more project-related work, a notion with which many concur. Gavin

Anderson is one of the few who has continued to benefit from mergers and

acquisition projects and government privatization work.



Ogilvy's re-entry



Ogilvy caused a stir when it re-entered the Australian market in April

2001 after an eight-year absence with a model many local rivals don't

believe will work. After taking minority and majority interests in five

specialist PR firms under the leadership of managing partner and former

Burson chief Chris Savage, it can now lay claim to the top Australian

ranking based on fee income ($20 million). In announcing the

initiative, Ogilvy PR's Asia-Pacific head Matthew Armstrong said it was

the "biggest bet on the power of specialization that the Australian PR

market has ever seen."



The Ogilvy investment covers PR firms in technology (Howorth

Communications), government affairs and lobbying (Parker & Partners),

multicultural marketing (Ethnic Communications), workplace

communications (Impact), and issues management and corporate finance

(Savage & Horrigan). Savage says that each of the independent but

interlinked operations are growing at 30% this year, and that profits

will be up likewise. "It's fascinating what I'm seeing," says Savage.

"The PR market in Australia for the major, traditional one-stop-shop

multinationals is tough. The reality is that where your offer is

genuinely specialized, the market is becoming more sophisticated in

recognizing that that is the offer they want. This is where the major

one-stop shops are really hurting. They might have a couple of practice

areas that are okay, but where they are middle of the road, they aren't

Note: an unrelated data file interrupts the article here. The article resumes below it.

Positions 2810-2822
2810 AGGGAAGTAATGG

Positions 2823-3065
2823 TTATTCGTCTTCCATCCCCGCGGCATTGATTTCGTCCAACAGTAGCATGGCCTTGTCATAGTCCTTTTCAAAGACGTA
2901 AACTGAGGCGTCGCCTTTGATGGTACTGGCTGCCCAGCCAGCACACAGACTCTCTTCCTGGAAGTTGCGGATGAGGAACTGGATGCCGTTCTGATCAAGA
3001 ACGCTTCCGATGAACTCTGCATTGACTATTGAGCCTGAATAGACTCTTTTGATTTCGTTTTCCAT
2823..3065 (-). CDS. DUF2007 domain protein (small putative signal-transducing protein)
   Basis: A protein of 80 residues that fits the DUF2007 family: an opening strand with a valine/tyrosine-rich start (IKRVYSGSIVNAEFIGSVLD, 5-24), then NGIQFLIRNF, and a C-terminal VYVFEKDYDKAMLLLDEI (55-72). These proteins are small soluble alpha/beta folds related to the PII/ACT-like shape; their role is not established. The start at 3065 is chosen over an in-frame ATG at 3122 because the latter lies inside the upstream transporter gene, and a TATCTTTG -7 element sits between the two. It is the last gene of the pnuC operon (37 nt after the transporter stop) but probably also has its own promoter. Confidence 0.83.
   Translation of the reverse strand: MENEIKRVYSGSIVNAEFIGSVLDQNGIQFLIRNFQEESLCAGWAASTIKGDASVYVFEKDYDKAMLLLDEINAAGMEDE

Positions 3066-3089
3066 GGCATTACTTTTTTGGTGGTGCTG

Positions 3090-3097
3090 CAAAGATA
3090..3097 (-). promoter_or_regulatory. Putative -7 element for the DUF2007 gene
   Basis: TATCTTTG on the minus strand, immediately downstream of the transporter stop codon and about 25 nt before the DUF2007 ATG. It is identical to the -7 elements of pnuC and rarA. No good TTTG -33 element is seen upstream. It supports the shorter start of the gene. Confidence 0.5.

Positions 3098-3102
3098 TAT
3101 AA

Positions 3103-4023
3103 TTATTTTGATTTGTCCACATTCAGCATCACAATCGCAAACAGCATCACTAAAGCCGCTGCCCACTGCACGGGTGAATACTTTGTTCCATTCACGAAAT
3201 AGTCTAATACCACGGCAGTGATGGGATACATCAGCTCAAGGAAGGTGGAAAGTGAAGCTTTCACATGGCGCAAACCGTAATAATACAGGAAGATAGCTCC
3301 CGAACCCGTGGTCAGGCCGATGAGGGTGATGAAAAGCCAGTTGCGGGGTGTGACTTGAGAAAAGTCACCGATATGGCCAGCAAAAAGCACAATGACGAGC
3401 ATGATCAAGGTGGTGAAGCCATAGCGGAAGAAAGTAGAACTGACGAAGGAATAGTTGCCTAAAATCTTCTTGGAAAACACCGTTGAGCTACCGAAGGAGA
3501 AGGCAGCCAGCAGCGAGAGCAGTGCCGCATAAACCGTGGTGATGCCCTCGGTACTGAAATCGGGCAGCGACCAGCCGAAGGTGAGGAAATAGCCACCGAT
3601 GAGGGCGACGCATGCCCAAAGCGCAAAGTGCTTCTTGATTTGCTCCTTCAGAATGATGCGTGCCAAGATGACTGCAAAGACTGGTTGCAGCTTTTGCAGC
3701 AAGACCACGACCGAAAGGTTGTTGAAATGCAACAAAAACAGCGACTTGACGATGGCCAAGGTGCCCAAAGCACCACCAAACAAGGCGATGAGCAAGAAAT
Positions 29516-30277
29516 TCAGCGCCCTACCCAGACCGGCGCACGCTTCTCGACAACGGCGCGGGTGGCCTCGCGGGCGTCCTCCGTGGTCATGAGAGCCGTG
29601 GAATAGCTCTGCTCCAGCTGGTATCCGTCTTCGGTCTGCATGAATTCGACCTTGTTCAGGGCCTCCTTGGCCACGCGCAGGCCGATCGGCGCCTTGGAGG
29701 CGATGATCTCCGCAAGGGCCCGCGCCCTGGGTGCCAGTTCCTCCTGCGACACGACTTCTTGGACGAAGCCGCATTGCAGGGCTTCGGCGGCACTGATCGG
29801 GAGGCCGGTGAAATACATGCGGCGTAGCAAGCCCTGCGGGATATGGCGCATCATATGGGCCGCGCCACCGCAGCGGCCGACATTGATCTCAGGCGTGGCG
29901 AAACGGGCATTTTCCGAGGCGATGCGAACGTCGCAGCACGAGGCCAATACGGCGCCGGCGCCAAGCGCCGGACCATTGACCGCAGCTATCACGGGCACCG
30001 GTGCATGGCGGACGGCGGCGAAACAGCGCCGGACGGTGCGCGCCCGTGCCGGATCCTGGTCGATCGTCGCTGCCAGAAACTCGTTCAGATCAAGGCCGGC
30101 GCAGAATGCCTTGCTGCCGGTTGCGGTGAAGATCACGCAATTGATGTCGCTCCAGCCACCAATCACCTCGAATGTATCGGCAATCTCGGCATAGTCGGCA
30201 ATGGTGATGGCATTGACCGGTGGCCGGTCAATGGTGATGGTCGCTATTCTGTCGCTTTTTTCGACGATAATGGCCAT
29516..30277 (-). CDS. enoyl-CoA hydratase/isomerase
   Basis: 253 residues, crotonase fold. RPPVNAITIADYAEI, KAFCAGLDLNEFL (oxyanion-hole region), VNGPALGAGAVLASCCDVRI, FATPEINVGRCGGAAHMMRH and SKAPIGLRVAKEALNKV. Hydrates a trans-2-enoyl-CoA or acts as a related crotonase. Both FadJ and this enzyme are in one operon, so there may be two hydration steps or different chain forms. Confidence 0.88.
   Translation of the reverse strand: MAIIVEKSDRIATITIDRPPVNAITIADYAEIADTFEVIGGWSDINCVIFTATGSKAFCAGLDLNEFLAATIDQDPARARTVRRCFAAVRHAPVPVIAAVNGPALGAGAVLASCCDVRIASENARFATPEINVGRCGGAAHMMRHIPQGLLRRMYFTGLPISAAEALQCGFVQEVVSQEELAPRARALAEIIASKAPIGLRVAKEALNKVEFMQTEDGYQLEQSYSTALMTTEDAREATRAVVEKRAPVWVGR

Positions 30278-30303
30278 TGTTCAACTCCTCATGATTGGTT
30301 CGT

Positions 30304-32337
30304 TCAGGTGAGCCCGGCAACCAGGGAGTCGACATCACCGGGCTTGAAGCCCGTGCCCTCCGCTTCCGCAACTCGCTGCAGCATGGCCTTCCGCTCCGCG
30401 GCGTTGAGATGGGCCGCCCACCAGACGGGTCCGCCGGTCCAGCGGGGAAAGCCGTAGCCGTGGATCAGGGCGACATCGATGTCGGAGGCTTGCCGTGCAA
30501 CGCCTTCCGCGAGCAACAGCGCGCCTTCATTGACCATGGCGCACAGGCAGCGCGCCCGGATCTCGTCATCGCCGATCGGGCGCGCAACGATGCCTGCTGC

getting the work. The good niche agencies are busier than ever. There is

a difference, though, in so much as we are all now having to be more

aggressive in seeking opportunities."



Two other agencies - PPR, which was bought last year by the Cordiant

group, and one of the last remaining mid-size independents, Royce - talk

similar lines. Royce chief executive Peter Mahon says his company will

grow by 20% this year, and is looking to hire staff. Mahon continues to

move the company into a broader corporate advisory role beyond its

traditional base in media relations.



PPR chief Richard Lazar is doing likewise. He says PPR will show "double

digit" growth this year, although much of it is coming from a wider

offer of communications services. Lazar says much of PPR's growth is

coming from its integrated offer, recently acquiring a sales promotion

agency to bolster its direct marketing, guerrilla marketing, and online

divisions, as well as its traditional PR operation, which includes

internal communications, issues management, technology, and marketing

communications.



Fleishman's majority stake in Stratcom, finalized in April, is the first

direct equity investment the international agency has made in

Australia.



Senior vice president and director Tony Rasmond says the shop has made

no layoffs, and its two key areas of corporate finance and consumer

marketing are still doing well, but with "more pressure."



"Undoubtedly, the labor market has turned right around, but we haven't

been affected yet. We've just put some people on, but everyone has

projects that are not being checked off."



GLOBAL AGENCIES OPERATING IN AUSTRALIA/NZ RANKINGS

AUSTRALIA/NEW ZEALAND

RANK AGENCY NAME INCOME (dollars) %

2000 2000 1999 CHANGE

1 Porter Novelli International 10,796,000 9,160,000 18

2 Hill & Knowlton 7,132,000 6,735,000 6

3 Burson-Marsteller 7,061,000 6,083,000 16

4 Cordiant 6,774,000 5,229,000 30

5 Weber Shandwick Worldwide 5,487,000 6,122,000 -10

6 Edelman Public Relations

Worldwide 5,221,832 2,591,748 101

7 Rowland Communications Worldwide 2,543,000 4,013,000 -37

8 Cohn & Wolfe 975,000 546,000 79

9 Text 100 836,591 1,027,949 -19

SOURCES: Council of PR Firms

NOTE: This is a list of global PR firms in Australia. It does not

include local independent.